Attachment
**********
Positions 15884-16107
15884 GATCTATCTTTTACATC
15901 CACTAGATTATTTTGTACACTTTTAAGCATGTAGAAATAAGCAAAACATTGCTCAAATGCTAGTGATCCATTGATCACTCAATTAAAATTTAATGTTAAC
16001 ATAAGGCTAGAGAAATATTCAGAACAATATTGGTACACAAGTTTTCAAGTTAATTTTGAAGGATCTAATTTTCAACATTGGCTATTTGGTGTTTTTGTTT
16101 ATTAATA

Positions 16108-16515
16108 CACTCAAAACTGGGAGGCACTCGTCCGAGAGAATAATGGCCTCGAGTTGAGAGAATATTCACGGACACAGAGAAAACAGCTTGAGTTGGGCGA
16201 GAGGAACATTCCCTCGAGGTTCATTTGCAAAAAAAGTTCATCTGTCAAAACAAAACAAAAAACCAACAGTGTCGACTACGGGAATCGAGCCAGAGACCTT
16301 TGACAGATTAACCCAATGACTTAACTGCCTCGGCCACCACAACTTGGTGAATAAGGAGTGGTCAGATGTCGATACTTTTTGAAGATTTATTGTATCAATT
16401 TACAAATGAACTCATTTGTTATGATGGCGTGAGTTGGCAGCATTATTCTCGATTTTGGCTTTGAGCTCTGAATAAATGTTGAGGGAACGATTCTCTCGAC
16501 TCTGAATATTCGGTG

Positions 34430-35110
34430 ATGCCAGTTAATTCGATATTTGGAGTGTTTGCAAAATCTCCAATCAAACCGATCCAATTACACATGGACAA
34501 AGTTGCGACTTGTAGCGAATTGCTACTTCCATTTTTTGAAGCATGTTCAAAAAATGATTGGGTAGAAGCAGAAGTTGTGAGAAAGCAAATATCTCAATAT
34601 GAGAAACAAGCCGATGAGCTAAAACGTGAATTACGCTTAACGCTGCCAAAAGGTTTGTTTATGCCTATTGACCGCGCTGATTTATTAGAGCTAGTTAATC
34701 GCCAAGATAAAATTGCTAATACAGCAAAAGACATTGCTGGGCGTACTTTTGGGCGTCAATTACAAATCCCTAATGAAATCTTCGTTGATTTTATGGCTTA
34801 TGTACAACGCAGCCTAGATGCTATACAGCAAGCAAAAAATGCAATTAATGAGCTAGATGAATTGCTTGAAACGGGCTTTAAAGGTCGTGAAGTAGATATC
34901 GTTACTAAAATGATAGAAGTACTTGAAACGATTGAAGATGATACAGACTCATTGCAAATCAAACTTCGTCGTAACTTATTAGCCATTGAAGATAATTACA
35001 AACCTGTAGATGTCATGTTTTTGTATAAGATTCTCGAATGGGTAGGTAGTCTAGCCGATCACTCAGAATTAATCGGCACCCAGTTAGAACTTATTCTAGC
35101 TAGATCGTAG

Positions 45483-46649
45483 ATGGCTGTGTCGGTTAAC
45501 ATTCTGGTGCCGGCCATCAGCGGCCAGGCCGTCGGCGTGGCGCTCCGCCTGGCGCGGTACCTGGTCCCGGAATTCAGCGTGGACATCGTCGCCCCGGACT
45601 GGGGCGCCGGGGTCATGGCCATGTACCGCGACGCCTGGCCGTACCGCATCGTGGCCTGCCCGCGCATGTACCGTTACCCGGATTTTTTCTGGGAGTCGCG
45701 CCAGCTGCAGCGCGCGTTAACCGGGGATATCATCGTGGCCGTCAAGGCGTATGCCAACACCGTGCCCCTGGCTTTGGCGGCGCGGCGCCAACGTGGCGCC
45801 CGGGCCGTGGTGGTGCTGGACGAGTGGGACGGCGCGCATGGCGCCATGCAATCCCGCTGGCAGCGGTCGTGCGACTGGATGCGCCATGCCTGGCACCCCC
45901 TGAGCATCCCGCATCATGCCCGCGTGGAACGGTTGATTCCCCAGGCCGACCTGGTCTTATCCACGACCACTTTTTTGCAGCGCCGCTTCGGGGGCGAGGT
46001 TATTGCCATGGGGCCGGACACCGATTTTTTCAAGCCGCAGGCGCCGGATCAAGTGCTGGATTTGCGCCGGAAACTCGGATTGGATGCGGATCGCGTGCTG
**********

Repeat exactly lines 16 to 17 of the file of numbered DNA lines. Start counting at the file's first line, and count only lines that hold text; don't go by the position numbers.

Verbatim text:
34701 GCCAAGATAAAATTGCTAATACAGCAAAAGACATTGCTGGGCGTACTTTTGGGCGTCAATTACAAATCCCTAATGAAATCTTCGTTGATTTTATGGCTTA
34801 TGTACAACGCAGCCTAGATGCTATACAGCAAGCAAAAAATGCAATTAATGAGCTAGATGAATTGCTTGAAACGGGCTTTAAAGGTCGTGAAGTAGATATC